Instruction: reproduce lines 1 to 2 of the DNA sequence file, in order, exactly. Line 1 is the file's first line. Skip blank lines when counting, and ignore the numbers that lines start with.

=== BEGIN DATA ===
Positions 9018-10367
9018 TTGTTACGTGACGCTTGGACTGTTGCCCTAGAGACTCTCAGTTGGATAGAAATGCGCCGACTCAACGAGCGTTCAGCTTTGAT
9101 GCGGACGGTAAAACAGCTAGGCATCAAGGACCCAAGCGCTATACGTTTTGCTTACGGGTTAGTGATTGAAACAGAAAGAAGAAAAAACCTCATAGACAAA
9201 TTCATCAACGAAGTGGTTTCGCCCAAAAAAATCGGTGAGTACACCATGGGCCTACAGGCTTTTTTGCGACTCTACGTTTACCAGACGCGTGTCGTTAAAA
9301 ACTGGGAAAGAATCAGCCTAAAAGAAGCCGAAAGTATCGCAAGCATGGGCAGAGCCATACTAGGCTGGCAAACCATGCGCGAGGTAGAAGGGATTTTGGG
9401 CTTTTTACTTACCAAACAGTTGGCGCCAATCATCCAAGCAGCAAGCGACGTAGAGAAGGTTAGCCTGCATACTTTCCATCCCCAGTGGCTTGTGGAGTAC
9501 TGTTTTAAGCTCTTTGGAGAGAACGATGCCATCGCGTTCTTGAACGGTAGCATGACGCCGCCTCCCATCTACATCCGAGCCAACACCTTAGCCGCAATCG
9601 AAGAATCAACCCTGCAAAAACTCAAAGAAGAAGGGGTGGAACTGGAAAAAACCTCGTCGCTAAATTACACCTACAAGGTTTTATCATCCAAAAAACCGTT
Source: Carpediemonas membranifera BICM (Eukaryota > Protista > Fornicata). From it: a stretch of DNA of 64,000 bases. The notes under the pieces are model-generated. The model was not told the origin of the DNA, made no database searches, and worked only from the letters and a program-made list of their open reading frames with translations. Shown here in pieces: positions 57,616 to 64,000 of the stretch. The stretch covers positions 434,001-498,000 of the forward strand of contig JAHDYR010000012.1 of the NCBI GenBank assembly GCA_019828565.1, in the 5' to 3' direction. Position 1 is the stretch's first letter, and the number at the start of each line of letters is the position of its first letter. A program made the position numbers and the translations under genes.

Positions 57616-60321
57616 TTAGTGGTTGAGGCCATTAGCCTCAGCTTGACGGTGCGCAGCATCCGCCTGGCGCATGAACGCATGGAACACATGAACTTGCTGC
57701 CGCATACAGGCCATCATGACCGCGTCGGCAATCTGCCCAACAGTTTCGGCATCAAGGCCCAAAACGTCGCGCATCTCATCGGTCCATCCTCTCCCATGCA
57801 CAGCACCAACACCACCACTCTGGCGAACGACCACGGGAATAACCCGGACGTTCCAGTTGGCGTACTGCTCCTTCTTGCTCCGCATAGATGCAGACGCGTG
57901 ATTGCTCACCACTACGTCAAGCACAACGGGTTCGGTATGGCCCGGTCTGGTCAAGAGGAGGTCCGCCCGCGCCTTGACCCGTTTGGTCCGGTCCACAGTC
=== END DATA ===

Positions 9018-10367
9018 TTGTTACGTGACGCTTGGACTGTTGCCCTAGAGACTCTCAGTTGGATAGAAATGCGCCGACTCAACGAGCGTTCAGCTTTGAT